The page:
Magazine article The American Enterprise

Long Live the Japanese

Magazine article The American Enterprise

Long Live the Japanese

Article excerpt

In Western countries we hear constantly about the longevity of the Japanese, and therefore assume that the quality of Japanese health care is very high. Living in Japan for more than 12 years brought me up close and personal with that system. And I found it to be a disconcerting experience.

For starters, hospitalization in Japan can be a bit frightening. You are required to bring your own bedding, towels, and soap. It falls on a family member or friend to bring clean bed linens and towels and wash the used ones. There are hardly any private or semi-private bathrooms. Eight beds to a room is not uncommon. Often, you must brush your teeth at a common "trough" where several patients do the same.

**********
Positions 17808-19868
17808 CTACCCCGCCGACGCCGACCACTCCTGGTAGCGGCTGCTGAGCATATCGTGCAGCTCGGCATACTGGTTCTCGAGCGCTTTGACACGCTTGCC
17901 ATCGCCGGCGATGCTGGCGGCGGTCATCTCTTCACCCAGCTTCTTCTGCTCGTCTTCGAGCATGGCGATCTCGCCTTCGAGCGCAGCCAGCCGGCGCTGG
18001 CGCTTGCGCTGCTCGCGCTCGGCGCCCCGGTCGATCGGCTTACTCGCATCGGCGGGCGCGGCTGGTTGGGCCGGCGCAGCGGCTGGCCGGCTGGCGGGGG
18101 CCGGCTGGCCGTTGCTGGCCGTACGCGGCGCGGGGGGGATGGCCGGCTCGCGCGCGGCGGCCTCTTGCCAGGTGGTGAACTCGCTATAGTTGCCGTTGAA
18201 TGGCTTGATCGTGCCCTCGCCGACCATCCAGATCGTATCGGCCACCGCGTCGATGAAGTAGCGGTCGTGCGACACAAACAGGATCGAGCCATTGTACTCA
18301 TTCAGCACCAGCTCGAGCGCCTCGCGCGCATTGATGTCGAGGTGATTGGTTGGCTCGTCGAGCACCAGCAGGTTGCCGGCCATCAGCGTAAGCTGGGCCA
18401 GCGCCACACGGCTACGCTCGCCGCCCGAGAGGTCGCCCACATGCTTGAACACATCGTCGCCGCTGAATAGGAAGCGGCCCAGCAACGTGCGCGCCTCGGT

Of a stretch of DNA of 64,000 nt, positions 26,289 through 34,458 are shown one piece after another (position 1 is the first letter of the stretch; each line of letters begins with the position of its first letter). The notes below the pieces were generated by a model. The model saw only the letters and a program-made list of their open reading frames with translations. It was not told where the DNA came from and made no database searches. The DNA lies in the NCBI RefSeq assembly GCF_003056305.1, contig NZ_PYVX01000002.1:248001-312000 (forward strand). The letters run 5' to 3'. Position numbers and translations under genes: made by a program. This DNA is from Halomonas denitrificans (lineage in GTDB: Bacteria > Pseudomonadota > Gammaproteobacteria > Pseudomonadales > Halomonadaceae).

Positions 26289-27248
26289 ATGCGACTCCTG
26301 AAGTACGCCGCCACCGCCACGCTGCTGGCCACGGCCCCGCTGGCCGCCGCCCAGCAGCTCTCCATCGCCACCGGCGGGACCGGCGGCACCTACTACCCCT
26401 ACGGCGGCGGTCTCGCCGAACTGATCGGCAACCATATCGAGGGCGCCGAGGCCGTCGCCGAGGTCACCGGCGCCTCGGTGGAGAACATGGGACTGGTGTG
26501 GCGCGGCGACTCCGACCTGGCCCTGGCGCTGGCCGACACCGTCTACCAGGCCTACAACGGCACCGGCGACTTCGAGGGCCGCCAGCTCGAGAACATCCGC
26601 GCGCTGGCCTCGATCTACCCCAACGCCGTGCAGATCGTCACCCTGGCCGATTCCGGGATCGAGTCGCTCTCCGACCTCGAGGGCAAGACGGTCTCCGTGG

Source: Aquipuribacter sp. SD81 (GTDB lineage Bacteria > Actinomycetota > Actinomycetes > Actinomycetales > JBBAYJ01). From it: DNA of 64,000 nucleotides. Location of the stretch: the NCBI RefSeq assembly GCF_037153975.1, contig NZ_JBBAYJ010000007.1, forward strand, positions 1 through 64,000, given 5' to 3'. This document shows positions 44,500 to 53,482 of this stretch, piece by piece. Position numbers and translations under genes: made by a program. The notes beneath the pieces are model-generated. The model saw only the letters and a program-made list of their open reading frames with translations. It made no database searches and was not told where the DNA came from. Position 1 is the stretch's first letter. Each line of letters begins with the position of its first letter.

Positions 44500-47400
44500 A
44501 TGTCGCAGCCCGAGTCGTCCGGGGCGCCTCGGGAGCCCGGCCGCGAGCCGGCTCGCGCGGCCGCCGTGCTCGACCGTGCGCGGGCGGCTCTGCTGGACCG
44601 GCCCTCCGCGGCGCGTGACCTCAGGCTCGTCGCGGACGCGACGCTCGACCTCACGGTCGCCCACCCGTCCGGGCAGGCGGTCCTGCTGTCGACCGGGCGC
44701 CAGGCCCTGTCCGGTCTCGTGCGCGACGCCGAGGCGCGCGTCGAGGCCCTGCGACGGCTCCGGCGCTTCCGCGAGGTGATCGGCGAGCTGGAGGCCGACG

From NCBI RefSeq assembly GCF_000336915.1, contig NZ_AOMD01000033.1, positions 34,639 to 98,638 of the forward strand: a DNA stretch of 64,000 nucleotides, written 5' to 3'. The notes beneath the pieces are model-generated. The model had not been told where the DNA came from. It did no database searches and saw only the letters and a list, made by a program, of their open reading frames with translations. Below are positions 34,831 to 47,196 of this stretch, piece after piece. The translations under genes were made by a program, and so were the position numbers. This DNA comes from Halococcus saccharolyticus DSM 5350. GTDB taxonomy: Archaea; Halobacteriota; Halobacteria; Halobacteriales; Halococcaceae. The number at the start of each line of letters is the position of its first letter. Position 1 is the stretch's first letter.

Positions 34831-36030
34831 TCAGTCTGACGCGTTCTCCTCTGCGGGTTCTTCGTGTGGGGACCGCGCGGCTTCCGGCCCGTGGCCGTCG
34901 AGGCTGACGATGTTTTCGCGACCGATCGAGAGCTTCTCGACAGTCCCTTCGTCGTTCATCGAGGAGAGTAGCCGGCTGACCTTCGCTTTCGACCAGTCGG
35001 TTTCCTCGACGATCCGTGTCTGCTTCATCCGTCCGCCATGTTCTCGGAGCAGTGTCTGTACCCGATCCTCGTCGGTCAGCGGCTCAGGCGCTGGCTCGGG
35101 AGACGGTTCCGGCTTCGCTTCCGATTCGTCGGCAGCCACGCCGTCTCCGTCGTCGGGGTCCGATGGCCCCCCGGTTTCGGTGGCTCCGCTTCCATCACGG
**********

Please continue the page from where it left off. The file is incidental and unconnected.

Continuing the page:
Nurses are instructed that they must always ask the sensei (doctors) before undertaking any procedure. Initially, this seems proper. But the same deference applies even when emergencies happen. One friend told me of his wife receiving an IV to ease labor, and watching her go into convulsions because she was allergic to the drug. The attending nurse refused to disconnect the IV "until sensei doctor authorized it." Terrified of losing her, he finally pulled it out himself.

Procedures done on an out-patient basis are no less daunting. Sigmoidoscopies and colonoscopies are routinely done without any kind of anesthetic. One friend, wracked with pain from such a procedure, was exhorted by the attending nurse to grit his teeth and hang on. Enduring pain and suffering without complaint is a hallmark of Japanese culture, even during routine medical procedures. …

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